Factory Legislation in Japan
HONGO, TOKYO, JAPAN, October 20.----The subject of factory legislation has come before the public again in this country. Previous attempts by the Government towards enacting the law came to naught with the resignation of Count Okuma during last winter. With the re-entrance of the Count to the Ministry in last July, the work of framing the law was again taken up and completed some time ago. The proposed law is now placed before every Chamber of Commerce in this country for its consideration. It is also to be presented to the coming session of the Higher Agricultural, Commercial and Industrial Board. The object of thus placing the bill before the various bodies is, it is said, to enable those bodies to make full investigation upon the subject, and propose amendment, if necessary, so that the bill will be presented to the coming session of Diet, which is to be opened on November 7, with no serious objections from those bodies.
The proposed law is composed of five chapters: (1) Scope of application of the law; (2) Supervision of factory construction; (3) Employment of children and adults; (4) Apprentices; and (5) Factory inspection.
Under the first head, it is stipulated that the proposed law will be applied to factories employing over fifty workmen and apprentices. This scope will, however, be extended to other factories whose nature of work is dangerous or detrimental to health, or where it is deemed necessary to protect and regulate workmen and apprentices.
The second contains provisions subjecting owners of factories to go through a rigid examination by authorities, and requiring safety provisions for dangerous machinery and for preservation of health and morality.
Under the third, several important features for protection of workmen and children are to be noted. They are:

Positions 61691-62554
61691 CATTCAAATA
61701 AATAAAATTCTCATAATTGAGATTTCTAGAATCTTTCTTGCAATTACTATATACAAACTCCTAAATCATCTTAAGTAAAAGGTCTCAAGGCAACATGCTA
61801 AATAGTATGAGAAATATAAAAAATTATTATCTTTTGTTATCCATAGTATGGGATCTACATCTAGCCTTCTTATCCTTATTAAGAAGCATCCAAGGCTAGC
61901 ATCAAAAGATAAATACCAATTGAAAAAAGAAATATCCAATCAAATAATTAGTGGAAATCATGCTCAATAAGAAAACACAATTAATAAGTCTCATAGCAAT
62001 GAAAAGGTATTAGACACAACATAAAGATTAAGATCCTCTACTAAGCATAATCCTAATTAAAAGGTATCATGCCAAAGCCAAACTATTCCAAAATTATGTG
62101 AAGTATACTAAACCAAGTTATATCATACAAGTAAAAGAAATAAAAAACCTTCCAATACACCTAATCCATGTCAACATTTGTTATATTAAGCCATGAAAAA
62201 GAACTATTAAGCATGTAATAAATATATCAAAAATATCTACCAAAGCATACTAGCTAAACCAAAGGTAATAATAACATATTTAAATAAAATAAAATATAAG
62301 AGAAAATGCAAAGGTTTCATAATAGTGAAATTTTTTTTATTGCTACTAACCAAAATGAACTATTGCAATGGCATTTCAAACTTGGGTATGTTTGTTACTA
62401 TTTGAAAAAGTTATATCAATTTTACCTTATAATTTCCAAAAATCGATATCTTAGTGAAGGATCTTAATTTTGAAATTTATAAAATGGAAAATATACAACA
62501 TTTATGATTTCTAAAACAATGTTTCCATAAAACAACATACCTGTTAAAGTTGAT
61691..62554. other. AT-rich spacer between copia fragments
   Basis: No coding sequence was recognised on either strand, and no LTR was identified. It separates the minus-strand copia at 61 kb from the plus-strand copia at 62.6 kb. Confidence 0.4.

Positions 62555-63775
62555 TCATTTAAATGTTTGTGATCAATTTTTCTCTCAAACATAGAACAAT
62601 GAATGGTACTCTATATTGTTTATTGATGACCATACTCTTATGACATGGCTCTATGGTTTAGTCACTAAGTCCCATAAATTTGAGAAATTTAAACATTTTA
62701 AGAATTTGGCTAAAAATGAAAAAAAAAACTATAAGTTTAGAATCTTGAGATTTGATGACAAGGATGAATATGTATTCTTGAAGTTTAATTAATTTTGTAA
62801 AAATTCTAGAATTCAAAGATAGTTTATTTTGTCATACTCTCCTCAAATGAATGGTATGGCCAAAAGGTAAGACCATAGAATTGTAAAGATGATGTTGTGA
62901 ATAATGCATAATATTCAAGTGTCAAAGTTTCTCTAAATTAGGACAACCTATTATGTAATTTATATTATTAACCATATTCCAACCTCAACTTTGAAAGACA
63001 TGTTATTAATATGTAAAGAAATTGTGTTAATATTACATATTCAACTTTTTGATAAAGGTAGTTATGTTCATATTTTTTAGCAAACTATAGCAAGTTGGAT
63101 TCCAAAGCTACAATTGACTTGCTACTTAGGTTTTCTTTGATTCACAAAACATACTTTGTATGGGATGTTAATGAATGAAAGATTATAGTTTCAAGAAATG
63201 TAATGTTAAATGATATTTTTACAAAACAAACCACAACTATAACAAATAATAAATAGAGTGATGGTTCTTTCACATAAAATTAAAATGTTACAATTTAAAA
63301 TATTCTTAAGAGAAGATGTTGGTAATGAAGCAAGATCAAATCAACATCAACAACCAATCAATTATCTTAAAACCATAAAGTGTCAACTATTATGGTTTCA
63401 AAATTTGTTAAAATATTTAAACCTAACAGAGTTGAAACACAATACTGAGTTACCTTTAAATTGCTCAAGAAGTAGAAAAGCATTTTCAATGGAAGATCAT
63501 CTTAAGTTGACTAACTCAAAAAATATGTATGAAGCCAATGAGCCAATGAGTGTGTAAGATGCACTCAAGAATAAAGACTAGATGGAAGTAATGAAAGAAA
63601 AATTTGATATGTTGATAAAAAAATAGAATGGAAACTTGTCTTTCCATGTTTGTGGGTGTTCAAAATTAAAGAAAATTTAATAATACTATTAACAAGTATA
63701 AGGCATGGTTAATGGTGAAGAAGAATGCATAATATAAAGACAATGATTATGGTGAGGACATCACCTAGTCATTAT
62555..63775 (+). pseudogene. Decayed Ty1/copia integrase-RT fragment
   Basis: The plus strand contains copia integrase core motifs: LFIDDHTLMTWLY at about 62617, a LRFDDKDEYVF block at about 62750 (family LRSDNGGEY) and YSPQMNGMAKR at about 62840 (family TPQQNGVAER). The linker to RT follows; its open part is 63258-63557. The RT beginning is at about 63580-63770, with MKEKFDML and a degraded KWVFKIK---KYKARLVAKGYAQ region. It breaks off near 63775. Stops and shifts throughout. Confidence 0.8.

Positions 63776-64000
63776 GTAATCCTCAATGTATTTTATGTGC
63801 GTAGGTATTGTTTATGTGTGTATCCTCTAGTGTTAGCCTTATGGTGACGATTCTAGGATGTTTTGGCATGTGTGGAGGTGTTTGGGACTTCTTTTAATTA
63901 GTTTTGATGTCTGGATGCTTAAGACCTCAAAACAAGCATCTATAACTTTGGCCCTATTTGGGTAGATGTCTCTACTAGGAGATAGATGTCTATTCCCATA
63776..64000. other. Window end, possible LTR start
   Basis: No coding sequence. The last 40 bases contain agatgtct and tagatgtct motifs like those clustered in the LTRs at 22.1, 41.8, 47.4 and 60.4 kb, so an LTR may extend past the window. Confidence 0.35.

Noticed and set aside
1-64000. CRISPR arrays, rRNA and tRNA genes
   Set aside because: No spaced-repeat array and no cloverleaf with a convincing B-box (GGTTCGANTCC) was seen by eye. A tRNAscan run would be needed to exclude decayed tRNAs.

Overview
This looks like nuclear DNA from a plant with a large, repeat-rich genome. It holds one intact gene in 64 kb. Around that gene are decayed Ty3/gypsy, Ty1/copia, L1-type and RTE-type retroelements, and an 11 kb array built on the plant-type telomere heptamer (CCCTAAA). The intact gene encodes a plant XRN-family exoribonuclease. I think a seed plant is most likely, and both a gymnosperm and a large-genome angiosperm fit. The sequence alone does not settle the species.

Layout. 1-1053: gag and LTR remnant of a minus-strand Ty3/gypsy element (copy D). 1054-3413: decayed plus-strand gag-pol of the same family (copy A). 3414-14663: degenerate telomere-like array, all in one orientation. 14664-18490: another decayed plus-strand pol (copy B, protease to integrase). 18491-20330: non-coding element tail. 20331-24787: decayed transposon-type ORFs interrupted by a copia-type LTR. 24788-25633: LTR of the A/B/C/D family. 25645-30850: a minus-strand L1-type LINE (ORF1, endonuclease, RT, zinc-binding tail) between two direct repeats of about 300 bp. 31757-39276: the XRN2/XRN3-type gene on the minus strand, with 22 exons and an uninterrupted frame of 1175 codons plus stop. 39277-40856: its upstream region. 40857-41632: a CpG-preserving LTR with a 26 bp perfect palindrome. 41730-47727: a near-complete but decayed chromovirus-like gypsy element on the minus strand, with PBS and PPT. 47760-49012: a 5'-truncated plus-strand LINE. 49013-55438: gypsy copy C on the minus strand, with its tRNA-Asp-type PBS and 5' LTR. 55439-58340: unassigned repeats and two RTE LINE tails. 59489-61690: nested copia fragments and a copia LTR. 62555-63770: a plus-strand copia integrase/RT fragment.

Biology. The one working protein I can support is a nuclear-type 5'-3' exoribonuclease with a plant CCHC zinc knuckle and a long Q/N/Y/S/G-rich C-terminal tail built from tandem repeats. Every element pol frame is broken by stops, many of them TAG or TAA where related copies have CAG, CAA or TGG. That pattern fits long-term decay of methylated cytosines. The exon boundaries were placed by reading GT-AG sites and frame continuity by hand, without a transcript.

Under the fourth head it is provided that the employer who maintains an apprentice system in his factory must get permission of authorities for rules and regulations governing the system in the factory. Necessary provisions to be made in such regulations are also indicated.
The fifth contains stipulations of the function of factory inspectors.
Considered from the view-point of working people there are many defections in the proposed law. In the first place, the scope of the law is not wide enough to include factories where there exist grievous evils which endanger health of working people. In the second place, those exempt clauses for prohibition and limitation of child labor and suspension of work jeopardize complete abolishment of the evils of child labor and long working hours. In the third place, while the proposed law requires of employer to provided for educational facilities, no punishment is provided for its violation, thus making the provision non-obligatory upon employer. Fourthly, the issue of certificate tends to hinder free movement of workmen while it gives to employer the power to compel his employee to remain under his service through unjust withholding of the certificate.
To remedy the above and other defections, the Rodo-Kumiai-Kisei-Kwai, representing 2,500 iron workers, printers, carpenters and other trades, has proposed the following amendments:
A petition embodying those amendments was presented to the Minister of State for Agriculture and Commerce, while a commitee is now busily engaged in interviewing members of the higher board to enlist their co-operation. Should these efforts fail to achieve their object, petitions will be presented to the houses of Diet when it meets. Furthermore, arrangement is now completed to hold a series of mass meetings to publicly proclaim the demand of working people for legislative protection.
It is hoped that this agitation by the Association will bear out some fruits and the proposed law will come out in a better form.
American Federationist, V, No.10(December,1898).